Thursday, June 14, 2007

Some call it leisure . . . we call it literacy!

Just when I was planning to promote our revitalized arrangement of new and popular books in the library (and our nifty Playaways), a possible crisis in literacy came to my attention. Zounds! Coincidence? . . . . I think not!

First, the library has long been committed to providing recreational or leisure reading opportunities along with our more scholarly fare. We have formed a new location for you to browse these items right by the blue chairs in our reference area. Since the 1971-72 school year, the library has leased the "McNaughton Collection" of popular fiction and non-fiction books. Ably chosen by Belinda Martindell since 1990 (or thereabouts), the McNaughtons offer over two hundred titles for your reading pleasure. They are inter-shelved with our New Book collection, a selection of titles ordered by faculty and staff members and managed by Diane Miller.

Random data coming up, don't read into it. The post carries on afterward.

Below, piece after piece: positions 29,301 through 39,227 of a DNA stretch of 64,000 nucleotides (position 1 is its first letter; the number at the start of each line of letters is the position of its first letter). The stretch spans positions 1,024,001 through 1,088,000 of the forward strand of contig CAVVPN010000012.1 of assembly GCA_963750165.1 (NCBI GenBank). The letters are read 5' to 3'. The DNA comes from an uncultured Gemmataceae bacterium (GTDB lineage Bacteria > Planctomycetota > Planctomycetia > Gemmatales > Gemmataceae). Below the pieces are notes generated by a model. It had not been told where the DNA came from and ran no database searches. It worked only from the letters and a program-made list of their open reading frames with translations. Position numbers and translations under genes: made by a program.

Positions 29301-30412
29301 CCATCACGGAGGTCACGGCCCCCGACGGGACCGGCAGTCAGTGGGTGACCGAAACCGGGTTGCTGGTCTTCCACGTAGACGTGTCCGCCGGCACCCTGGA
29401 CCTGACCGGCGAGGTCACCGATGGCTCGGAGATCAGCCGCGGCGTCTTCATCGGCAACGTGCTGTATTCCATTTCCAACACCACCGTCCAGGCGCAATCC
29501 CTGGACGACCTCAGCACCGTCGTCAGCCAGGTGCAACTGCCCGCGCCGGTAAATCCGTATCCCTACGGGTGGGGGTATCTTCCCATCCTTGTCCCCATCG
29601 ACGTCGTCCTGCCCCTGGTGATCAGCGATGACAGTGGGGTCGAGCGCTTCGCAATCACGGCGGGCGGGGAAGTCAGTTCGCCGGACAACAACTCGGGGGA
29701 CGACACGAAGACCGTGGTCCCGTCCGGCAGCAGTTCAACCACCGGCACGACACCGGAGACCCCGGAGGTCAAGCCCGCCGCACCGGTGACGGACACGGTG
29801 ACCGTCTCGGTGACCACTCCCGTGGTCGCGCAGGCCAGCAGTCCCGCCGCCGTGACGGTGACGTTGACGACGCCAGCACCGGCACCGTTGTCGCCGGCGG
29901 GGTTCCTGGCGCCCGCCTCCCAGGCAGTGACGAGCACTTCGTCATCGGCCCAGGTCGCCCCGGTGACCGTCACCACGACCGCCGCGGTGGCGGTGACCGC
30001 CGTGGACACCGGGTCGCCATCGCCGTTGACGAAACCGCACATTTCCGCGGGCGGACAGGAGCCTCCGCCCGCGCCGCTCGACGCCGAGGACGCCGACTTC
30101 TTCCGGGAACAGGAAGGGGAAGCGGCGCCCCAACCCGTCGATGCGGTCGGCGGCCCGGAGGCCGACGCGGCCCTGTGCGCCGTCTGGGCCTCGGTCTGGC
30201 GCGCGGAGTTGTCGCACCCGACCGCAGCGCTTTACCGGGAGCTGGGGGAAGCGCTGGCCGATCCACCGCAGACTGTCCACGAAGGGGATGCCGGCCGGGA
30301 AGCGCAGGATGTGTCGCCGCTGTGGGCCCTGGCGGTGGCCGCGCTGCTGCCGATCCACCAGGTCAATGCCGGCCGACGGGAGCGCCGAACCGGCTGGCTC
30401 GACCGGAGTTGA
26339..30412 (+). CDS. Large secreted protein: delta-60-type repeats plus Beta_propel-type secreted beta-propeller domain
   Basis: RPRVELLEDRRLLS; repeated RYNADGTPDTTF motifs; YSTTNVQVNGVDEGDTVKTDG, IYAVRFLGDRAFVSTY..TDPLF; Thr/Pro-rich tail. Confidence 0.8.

In addition to these books, we have a growing collection of Playaway digital audio devices. We are just about to nearly double the size of this collection by adding 40 new titles. You can browse the Playaways right next to the McNaughton and New Book area. You can also run a keyword search for "playaway" in the catalog. It's mainly popular adult fiction, with some children's fiction and a few non-fiction titles.

All right, now the potential literacy crisis: are college graduates growing less literate? Are they reading less for personal enjoyment? The following articles were suggested as background reading for an upcoming discussion at the American Library Association annual conference next week, entitled "Aren't There Any Good Books Here? (Un)Required Reading and the Academic Library":

• “A First Look at the Literacy of America’s Adults in the 21st Century” (NCES) at

• Dillon, Sam. “Literacy Falls for Graduates from College, Testing Finds,” The New York Times, December 16, 2005 at

• Elliott, Julie. “Academic Libraries and Extracurricular Reading Promotion,” Reference and User Services Quarterly 46:3 (Spring 2007): 34-43.

• Feller, Ben. “Johnny Still Can’t Read – In College,” The Globe and Mail, January 20, 2006 at

• MacAdam, Barbara. “Sustaining the Culture of the Book: The Role of Enrichment Reading and Critical Thinking in the Undergraduate Curriculum,” Library Trends 44:2 (Fall 1995): 237-63.

Is there anything we can do about this? Well, fear not . . . the above resources can help. We all need a little relaxation, stimulation, and satisfaction that can be gained from reading or listening to a good book.

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